I can think of no other specialty or subspecialty in the profession of medicine where non-existent expertise can be incontestably announced and implemented. If I claimed to be an ace neurosurgeon or an expert otolaryngologist and started practicing my claimed skills in the hospital I would be called on it pretty quick by both colleagues and patients–deemed a delusional fraud and run out on a rail within a week.
Yet doctors who have not met the usual and customary standards of professional and educational quality and core competencies collectively and summarily identified for medical specialties and subspecialties by the American Board of Medical Specialties, American Council on Graduate Medical Education and Institute of Medicine are able to claim “expertise” in “addiction medicine” and everybody just lets them.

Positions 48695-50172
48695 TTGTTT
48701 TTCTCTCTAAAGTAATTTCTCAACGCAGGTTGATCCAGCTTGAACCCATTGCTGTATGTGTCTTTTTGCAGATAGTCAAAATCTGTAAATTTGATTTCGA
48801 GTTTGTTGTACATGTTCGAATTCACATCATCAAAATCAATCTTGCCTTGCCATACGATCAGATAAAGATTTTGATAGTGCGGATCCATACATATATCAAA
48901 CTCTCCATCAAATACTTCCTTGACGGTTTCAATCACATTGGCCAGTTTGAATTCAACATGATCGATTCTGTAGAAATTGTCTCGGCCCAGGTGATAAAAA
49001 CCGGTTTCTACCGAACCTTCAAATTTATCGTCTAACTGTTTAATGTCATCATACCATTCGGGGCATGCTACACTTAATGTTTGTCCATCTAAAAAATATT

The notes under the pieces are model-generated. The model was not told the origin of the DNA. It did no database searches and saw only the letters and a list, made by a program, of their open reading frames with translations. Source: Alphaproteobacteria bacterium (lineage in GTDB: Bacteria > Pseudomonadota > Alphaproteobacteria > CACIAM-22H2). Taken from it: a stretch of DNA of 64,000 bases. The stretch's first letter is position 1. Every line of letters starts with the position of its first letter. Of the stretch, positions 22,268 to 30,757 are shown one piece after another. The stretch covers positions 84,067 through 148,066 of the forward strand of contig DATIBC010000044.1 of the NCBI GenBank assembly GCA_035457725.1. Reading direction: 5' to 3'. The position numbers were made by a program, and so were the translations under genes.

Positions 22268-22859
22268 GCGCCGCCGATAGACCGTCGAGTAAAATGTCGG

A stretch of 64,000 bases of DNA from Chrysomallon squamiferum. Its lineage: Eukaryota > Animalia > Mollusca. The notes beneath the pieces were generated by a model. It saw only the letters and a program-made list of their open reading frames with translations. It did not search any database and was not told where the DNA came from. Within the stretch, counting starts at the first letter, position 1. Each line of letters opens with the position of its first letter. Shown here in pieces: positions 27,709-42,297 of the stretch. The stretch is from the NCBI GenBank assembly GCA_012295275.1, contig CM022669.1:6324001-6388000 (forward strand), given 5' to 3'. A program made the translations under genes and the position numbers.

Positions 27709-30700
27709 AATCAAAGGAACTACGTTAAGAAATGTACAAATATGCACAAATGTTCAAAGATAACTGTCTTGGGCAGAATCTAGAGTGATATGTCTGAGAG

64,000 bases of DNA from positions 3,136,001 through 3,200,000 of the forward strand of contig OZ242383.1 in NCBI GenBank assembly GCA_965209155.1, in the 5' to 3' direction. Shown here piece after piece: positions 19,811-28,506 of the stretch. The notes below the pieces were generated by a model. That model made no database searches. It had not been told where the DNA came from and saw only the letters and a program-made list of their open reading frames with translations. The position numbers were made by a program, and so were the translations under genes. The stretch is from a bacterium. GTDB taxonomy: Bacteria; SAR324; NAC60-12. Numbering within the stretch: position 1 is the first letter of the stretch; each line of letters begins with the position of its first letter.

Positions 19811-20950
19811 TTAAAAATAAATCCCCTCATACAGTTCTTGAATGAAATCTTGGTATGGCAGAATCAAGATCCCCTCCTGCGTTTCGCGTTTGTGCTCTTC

As an experiment to prove this hypothesis I sat for the 2010 American Board of Addiction Medicine (ABAM) Certification Exam.
I have absolutely no training or education in the field of addiction medicine. I didn’t pick up a book or study anything. I did not prepare at all. I went to the testing facility and finished the test within an hour and a half and below is my score. I passed it by a large margin with a score of 459 (passing score is > 394).